How to kill two birds with one boomerang
If you are a typical American like me, you probably have never taken the boomerang seriously. It is just an Australian curiosity, a thing that mystifies with its bizarre elliptical physics.
But if you are struggling with food and are, like me, unstudied in the ways of hunting and/or gathering, the boomerang may be your best bet to get meat. Because boomerangs aren’t just toys, you guys. They’re weapons.
You’re probably thinking of the little perpendicular novelty that comes back to you when you throw it. But there are two kinds of boomerangs: returning and non-returning. For hunting, you use the latter.
Traditional non-returning boomerangs were around 3 feet long and shaped sort of like a hockey stick, one end heavier and more curved than the other, which served as the handle. When thrown, they travel in a straight line.
Hunting with such a contraption is simple. You chuck it into a flock of birds in flight; the stick spins around and takes out a bird or three, and voila — Thanksgiving dinner!
On morning runs, I often see sizable gaggles of geese huddling in a big field a few blocks from my house. (I’m not sure what the field is for, as there are no herds of animals residing or agricultural endeavors happening there; but there are several large “NO TRESPASSING” signs posted around the expanse of land. This leads me to believe there is secret government activity, possibly underground, happening while we sleep. Why government activity, you ask? Well, there are no crop circles, so it can’t be aliens.) These geese could no doubt be easily scared into the sky, and I could boomerang a few.
However, I did not attempt to slay these geese, nor any others, because:
1. I don’t actually want to kill any birds. Partially because I don’t know how to pluck or prepare or cook them, so it would be needless slaughter. And partially because I don’t want PETA staking out the Democrat-Herald newsroom and flinging fake blood at me.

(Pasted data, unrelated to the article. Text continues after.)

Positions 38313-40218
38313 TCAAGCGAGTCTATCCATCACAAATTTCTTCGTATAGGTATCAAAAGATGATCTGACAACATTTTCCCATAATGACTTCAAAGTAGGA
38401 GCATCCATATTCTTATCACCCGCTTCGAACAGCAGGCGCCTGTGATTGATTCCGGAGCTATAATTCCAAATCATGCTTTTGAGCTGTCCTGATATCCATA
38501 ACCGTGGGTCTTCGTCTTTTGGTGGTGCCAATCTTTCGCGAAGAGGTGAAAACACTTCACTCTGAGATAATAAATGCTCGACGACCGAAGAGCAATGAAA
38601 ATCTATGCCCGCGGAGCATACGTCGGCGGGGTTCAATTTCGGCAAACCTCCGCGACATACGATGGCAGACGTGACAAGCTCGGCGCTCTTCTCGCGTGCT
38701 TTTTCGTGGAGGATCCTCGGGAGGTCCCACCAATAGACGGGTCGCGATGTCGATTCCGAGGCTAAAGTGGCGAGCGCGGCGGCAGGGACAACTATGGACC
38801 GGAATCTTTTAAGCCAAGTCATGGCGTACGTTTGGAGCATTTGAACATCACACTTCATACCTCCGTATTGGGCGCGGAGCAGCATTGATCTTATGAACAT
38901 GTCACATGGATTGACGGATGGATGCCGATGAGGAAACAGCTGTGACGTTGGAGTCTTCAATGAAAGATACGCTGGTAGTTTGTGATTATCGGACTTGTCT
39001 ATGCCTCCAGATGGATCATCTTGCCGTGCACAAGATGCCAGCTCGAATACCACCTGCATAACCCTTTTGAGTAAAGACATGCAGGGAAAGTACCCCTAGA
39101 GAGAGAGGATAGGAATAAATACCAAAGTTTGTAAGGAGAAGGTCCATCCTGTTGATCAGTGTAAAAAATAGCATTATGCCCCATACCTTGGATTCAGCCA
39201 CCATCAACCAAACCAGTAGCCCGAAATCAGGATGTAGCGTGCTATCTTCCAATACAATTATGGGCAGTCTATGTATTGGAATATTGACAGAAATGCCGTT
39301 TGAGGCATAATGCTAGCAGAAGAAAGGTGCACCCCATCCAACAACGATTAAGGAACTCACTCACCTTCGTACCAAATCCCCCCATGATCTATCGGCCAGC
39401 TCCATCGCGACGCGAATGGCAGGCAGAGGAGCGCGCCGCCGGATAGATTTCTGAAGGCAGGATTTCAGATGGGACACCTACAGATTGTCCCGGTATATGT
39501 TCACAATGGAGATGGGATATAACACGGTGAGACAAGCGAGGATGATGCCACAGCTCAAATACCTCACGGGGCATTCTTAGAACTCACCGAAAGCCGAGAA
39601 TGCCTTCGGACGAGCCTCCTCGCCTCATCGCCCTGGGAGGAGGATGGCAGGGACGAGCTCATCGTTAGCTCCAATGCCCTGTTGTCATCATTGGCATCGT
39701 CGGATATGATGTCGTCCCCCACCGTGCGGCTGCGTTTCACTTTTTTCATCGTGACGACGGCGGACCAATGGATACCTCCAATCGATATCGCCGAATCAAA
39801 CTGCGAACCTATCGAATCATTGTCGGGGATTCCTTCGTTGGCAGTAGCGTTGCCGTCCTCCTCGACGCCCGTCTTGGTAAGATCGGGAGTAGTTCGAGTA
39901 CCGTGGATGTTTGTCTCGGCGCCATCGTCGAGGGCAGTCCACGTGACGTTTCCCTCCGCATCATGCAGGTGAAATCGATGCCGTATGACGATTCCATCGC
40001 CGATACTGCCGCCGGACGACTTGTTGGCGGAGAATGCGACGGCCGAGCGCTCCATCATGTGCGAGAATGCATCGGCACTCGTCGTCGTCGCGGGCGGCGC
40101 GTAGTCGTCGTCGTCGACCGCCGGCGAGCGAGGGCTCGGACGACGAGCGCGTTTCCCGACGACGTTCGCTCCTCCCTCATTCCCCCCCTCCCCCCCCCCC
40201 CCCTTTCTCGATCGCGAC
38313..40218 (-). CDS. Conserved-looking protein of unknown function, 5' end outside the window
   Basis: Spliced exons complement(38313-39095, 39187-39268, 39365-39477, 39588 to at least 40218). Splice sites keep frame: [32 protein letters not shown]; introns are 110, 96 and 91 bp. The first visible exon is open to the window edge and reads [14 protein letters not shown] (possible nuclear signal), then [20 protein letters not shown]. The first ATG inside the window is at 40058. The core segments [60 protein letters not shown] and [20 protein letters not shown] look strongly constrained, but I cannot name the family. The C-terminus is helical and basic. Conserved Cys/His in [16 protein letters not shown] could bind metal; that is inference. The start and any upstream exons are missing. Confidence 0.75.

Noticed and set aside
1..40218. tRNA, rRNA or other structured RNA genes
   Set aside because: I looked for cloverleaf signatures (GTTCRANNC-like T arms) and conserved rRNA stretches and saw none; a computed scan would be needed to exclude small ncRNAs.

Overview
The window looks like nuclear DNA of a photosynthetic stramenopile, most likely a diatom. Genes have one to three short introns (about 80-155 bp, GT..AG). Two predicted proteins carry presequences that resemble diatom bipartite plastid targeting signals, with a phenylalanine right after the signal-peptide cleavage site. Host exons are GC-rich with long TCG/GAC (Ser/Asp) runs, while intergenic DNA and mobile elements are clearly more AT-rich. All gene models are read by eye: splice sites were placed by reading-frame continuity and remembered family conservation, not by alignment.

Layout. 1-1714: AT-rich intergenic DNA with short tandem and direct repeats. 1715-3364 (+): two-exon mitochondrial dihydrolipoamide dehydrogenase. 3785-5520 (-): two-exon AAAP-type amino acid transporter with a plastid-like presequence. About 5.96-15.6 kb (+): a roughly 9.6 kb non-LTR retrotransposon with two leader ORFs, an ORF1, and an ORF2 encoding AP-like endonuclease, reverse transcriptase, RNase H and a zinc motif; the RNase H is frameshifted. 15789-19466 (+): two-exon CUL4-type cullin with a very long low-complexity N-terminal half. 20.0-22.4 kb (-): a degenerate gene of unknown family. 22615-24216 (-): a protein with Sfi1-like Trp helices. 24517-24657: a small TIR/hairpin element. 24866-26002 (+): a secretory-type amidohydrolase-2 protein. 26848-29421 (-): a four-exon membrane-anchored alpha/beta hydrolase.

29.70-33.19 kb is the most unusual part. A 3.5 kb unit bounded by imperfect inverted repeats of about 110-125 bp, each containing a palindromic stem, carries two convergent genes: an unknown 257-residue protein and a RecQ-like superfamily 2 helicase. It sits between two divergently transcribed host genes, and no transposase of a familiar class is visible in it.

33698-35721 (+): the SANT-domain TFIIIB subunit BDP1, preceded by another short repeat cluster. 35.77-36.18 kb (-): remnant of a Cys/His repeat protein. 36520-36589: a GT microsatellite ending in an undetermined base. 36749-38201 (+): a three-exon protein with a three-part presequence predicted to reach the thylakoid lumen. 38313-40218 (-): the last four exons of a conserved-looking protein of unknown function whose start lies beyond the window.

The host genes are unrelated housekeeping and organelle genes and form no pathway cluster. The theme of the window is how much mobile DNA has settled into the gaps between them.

2. Even if, ethical apprehensions and sense of self-preservation aside, I did kill a mystery field goose, I could not retrieve it. Remember, “NO TRESPASSING.”
3. I don’t have a boomerang, non-returning or otherwise.
But I’m not one to be held back by such petty obstacles. I brainstormed alternative ways to practice this hunting technique, sans boomerang and sans birds.
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The solution? Balloons, of course.
Helium-filled balloons are surely the most accurate substitutes for geese launching from the ground. Really, they probably accelerate into the sky faster than most birds, so if I can master hitting balloons, I’ll totally be set for doomsday goose hunting.
To practice, I took a bunch of balloons, pulled away the longboard weighing them down and hurled my “boomerang,” a.k.a. a wooden clothing rod I inadvertently looted from the closet in my old apartment, at the ascending latex “birds.”
The results were rather inexact, as the balloons did not pop or drop from the heavens, but during my three attempts, I definitely got two solid hits. For a novice boomeranger, I felt OK with my imaginary-bird count.
Another way to hunt fowl with a boomerang is to throw it into a bunch of resting birds, scaring them into nets you’ve arranged above them.
If you don’t have a boomerang handy when a food shortage occurs, you could carve one yourself, from wood, bone or tusk. Or you could throw a baseball bat, hammer or something similar. I suppose the clothing rod could work for actual hunting, if you weighted one end somehow, making it heavy enough to damage your prey.
And this chucking-a-stick-at-potential-food method isn’t earmarked for feathered creatures. It can also be used for killing kangaroos, emu, rabbits, possum and squirrels. I don’t know if it has been tried, but I assume this technique could be used with nutria, too. Because nothing is more appetizing than a pond-dwelling R.O.U.S.
For the apocalypse, you may also want to invest in a battle boomerang. Yes, that is real thing that exists outside “Crocodile Dundee” and Dungeons & Dragons. It’s like a club, used in hand-to-hand combat.
Really, this versatile tool is the only weapon you need. I’m surprised the Aussies haven’t taken over the whole world by the power of their boomerangs.
Maybe they still will. You know, in December.
Next week: The Australian apocalypse! Just kidding.